• Divorce Mediation is Another Option for Florida Divorce
    Litigating a divorce may always be an option for Florida couples, but it isn't the only option. For couples that want an alternative, there is divorce mediation or collaborative law. It isn't always necessary to make ending a marriage an adversarial process. Sometimes, couples end up better of handling matters outside the courtroom.
  • Parent Visitation Rights FAQ
    Any divorce or child custody case can be difficult. Once parental responsibility is established, having a chance to spend time with the minor children is important. Nothing can replace having a presence in the growth and development of a childís life.
  • Who Gets the Debt: Divorce and Bankruptcy
    Divorces can be very complex, especially when there are major financial obligations, property and debts to divide. The situation can get very messy when there is a huge financial loss at stake for one or both parties. One of the biggest myths about getting divorced is that you can pass on your debt to the other party. This is simply not true. Without question, you can divorce your spouse, but what happens to those debts that you incurred while married?
  • In Divorce: Preparation Helps Lead to Settlement
    The vast majority of clients who have a family law matter would like to reach a reasonable settlement. The question is how do they get there when a case cannot settle from the very beginning. This article addresses how preparation is the best way to achieve settlement in a case that does not initially settle.
  • What is a divorce settlement hard to reach when both parties want to settle?
    Parties to a divorce almost universally want to settle their case in a general sense. However, even when both want to settle, parties often have a difficult time coming to a concrete settlement once they get into specific terms. This article addresses the problems many parties face in trying to settle a divorce.
  • What To Do As A Dad Dealing With Divorce
    Dads can end up dealing with the worst of the consequences after a divorce. Seeking the most knowledgeable Atlanta divorce lawyer to handle your case isn't just something we suggest you do - it is a necessity when planning a successful divorce.
  • 12 Mistakes That Guaranty You Will Come Up Short in Your Divorce Settlement
    If you are like most out there, you have neither planned, wanted or prepared for a divorce. Lack of information about the divorce process, combined with the emotional angst your are experiencing, could cause you to make improper decisions that can have negative repercussions for years to come.
  • What Are Your Legal Options for Establishing Paternity?
    Paternity can be an issue when the mother and father of a child are not married or when the mother is recently divorced, has not re-married and the biological father is not her ex-husband.
  • All Family Law Articles

    Articles written by attorneys and experts worldwide discussing legal aspects related to Family Law including: adoption, alimony, child support and custody, child visitation, collaborative law, divorce, domestic violence, elder law, juvenile crime, juvenile law, juvenile probation, paternity, pre-nuptial agreement, separation.

Child Support Law - US

  • Child Custody and Child Support

    When married parents divorce or separate, or when only one of the unmarried parents of a child has custody, the court may order the "non-custodial" parent (the parent with whom the child does not live) to pay a certain portion of his or her income as child support.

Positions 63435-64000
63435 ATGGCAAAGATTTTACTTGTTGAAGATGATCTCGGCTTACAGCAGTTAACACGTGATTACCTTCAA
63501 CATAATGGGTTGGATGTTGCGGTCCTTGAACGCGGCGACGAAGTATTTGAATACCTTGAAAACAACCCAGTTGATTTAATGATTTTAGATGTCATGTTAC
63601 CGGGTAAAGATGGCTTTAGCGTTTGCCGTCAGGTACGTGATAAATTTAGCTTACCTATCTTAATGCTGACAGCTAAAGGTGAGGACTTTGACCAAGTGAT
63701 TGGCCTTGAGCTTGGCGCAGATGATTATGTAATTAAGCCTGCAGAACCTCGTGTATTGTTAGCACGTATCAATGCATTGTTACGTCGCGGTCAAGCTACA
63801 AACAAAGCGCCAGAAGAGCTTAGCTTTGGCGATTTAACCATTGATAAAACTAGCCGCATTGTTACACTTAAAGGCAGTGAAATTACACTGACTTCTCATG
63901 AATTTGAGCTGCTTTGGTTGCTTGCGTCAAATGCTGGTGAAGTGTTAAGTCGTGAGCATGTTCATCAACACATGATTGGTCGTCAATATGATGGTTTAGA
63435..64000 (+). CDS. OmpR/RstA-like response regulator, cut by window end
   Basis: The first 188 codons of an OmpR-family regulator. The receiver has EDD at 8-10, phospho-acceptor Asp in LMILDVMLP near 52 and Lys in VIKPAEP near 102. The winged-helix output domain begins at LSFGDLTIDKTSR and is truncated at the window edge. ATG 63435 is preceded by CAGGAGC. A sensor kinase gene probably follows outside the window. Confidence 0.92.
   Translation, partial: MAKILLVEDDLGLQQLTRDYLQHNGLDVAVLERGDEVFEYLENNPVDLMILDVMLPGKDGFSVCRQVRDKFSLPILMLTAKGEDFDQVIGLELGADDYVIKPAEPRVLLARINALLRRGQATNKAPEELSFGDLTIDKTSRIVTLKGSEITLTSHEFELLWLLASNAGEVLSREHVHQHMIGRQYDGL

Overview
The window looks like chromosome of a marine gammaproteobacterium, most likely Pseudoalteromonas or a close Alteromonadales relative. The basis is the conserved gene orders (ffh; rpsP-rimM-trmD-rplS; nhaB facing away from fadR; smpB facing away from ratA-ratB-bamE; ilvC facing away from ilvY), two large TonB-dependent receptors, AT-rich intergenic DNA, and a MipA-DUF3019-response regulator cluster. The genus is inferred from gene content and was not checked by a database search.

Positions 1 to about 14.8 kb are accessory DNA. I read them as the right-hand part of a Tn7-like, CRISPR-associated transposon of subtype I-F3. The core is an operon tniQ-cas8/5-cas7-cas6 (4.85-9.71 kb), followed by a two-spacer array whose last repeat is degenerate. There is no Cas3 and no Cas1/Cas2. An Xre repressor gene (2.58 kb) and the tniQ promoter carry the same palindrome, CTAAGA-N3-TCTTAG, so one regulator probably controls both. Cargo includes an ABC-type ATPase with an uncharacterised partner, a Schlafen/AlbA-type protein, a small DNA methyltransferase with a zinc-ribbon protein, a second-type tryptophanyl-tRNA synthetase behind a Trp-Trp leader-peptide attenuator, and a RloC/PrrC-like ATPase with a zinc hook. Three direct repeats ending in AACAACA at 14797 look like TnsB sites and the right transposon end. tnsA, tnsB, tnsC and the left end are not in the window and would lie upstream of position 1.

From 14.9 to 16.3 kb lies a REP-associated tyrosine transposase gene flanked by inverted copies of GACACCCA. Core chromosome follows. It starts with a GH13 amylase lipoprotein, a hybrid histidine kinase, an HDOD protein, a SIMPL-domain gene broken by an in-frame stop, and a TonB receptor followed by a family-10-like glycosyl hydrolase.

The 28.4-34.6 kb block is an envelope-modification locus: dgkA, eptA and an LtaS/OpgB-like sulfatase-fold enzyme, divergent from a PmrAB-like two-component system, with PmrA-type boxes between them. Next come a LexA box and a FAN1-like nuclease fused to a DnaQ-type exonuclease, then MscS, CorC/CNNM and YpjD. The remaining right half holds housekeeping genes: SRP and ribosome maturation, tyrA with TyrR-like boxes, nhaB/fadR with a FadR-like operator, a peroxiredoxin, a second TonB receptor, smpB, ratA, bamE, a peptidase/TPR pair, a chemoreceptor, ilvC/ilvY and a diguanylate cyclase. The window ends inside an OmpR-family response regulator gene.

• Child Support Guidelines - by the National Conference of State Legislatures

    All states are required by federal law to conduct reviews of their child support guidelines every four years.

  • Custody and Support Resource Guide - by the National Center for State Courts

    Courts have attempted to ease the pain of custody battles for families by providing (and sometimes requiring) mediation, parental education, and other services to divorcing parents or parting never-married parents and their children.

  • Family Law in the Fifty States - ABA

    The Family Law Quarterly publishes these charts in conjunction with the annual "Family Law in the Fifty States Case Digests."

  • Handbook on Child Support Enforcement

    This Handbook on Child Support Enforcement is a guide to help you get the child support payments your children need and deserve. Although it is written for people who are working through Child Support Enforcement (CSE) offices, it will also be useful to parents who are working with private attorneys.

  • Office of Child Support Enforcement FY 2011 Preliminary Report

    The Office of Child Support Enforcement (OCSE) Preliminary Report highlights financial and statistical program achievements which occurred in Fiscal Year (FY) 2008. The information was retrieved from State-submitted reports on program status sent to the Federal government on a quarterly and annual basis.

  • Summary of the Practice Parameters for Child Custody Evaluation - AACAP

    This summary is presented as a guide for clinicians evaluating the often delicate and complex issues surrounding a child custody dispute.

  • U.S. Code: Federal Parent Locator Service

    The Secretary shall establish and conduct a Federal Parent Locator Service, under the direction of the designee of the Secretary referred to in section 652 (a) of this title, which shall be used for the purposes specified in paragraphs (2) and (3).

  • Uniform Child Custody Jurisdiction and Enforcement Act (1997)

    This Act, the Uniform Child Custody Jurisdiction and Enforcement Act (UCCJEA), revisits the problem of the interstate child almost thirty years after the Conference promulgated the Uniform Child Custody Jurisdiction Act (UCCJA).

Organizations Related to Child Support Law

Publications Related to Child Support Law